Where should you set up your EU entity?
Article 5 minute read

Where should you set up your EU entity?

27 November 2018

Establishing an entity in another country is the number one action businesses are taking to prepare for Brexit. Find out if these key European jurisdictions are right for your operations.

The overwhelming majority of international firms are yet to finalise their Brexit response plan, according to the latest report from TMF Group. But the number one action that proactive businesses are taking to be ready for the UK’s final divorce deal from the EU, is to set up entities in other countries.

It’s a common-sense move that is going to safeguard your operations from any disruption to ‘business as usual.’ So which European jurisdiction should you choose and why? Here are five key locations to consider.

If you need help with entity establishment in Europe and beyond, don’t hesitate to get in touch or join our webinar with Brexit Partners to learn more.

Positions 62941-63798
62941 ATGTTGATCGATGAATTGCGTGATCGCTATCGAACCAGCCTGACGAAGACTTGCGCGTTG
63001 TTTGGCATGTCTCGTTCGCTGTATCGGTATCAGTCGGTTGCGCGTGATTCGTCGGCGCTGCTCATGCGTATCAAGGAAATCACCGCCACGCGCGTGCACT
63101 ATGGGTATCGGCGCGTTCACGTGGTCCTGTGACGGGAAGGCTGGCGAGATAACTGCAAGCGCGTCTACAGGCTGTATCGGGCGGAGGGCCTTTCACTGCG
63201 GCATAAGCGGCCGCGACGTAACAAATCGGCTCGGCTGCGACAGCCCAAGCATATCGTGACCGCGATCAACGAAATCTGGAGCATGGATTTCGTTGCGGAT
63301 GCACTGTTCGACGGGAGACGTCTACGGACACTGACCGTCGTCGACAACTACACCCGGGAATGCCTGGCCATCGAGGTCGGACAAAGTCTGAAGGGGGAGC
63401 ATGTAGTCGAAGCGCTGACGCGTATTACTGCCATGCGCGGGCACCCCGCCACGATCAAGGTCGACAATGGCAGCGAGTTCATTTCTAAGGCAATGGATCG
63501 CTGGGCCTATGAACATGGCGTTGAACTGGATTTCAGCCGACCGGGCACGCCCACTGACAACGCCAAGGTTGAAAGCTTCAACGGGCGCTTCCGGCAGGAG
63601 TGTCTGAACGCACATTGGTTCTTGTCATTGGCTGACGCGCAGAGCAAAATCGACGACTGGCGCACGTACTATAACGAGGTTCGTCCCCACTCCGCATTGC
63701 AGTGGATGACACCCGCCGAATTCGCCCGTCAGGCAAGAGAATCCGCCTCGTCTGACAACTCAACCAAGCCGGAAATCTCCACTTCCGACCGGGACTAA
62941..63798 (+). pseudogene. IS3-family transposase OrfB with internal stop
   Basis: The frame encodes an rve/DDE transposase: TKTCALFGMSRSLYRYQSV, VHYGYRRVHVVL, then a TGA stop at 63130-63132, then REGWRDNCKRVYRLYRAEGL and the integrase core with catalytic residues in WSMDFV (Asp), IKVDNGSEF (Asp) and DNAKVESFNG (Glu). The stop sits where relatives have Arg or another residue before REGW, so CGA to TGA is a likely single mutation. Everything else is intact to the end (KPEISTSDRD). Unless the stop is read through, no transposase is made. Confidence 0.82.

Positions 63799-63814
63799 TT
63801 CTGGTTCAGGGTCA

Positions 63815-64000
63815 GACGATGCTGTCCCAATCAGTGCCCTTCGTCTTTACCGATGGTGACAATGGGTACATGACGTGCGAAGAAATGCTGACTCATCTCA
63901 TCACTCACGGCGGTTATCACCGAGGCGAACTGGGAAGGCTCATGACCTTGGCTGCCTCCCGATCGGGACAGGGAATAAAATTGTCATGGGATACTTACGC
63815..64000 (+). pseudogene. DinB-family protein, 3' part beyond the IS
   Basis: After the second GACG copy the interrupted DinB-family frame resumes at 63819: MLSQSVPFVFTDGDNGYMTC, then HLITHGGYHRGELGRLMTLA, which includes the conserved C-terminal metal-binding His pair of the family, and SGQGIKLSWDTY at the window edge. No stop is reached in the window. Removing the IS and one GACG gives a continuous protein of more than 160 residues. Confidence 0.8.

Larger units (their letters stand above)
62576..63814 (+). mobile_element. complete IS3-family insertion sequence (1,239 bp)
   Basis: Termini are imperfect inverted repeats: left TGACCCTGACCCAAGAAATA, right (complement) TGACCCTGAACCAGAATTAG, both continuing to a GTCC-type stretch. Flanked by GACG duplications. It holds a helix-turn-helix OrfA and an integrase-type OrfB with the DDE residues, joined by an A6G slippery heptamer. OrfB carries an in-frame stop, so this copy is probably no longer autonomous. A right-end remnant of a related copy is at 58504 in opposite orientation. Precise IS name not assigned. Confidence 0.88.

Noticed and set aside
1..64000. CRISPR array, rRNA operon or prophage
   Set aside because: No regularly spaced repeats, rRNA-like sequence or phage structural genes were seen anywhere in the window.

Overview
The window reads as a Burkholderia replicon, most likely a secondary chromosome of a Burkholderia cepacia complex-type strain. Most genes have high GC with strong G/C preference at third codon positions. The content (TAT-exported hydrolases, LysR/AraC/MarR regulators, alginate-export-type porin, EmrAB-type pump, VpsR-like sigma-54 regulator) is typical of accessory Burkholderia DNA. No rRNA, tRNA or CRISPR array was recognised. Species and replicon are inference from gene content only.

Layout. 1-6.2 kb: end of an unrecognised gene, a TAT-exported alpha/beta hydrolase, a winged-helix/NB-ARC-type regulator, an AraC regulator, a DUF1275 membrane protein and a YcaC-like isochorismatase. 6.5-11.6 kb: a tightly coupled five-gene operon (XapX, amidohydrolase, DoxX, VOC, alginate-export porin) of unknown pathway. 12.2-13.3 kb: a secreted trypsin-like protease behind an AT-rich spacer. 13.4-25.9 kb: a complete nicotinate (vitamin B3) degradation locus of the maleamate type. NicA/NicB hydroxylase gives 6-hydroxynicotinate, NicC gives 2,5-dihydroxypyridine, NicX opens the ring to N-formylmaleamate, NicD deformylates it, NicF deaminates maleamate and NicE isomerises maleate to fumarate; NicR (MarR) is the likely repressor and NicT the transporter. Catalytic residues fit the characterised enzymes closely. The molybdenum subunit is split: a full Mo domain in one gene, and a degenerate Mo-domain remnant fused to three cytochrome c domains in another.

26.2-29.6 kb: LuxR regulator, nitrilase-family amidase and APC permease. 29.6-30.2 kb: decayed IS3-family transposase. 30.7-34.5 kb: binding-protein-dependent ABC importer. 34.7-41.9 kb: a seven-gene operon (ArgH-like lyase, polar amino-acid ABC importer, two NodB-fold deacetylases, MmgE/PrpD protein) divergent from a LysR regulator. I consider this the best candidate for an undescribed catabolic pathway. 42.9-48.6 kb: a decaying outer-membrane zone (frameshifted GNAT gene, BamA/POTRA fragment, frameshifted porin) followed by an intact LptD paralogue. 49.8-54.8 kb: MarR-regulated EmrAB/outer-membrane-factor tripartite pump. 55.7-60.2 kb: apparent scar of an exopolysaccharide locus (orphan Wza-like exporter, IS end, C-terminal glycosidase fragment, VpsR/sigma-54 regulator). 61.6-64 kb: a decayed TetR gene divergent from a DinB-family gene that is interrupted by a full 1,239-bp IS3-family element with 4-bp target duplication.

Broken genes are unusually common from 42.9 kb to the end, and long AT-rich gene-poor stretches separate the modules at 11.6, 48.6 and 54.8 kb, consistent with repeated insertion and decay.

1. Ireland

Long seen as a gateway to the European market and its more than 500 million people, Ireland has a low corporate tax rate (12.5 per cent) and a growing economy. The country is a favourite for global firms to use as their European headquarters (Apple, Google, Facebook, LinkedIn, among many others). It has the least complex regime among more than 80 countries for corporate compliance. The regulatory requirements for starting a business are straightforward; registering a firm only takes about a week. Businesses take on average, 82 hours a year to prepare, file and pay taxes, according to the World Bank – that’s about half the time it takes in other high-income countries.

Key benefits

  • Strong educated workforce - and the youngest population in Europe under 35
  • Post-Brexit, will be the only native English-speaking member of the Eurozone
  • Easiest place in the world to do business in terms of corporate compliance
  • 12.5% corporate tax rate
  • Extensive double taxation agreements and R&D tax credits.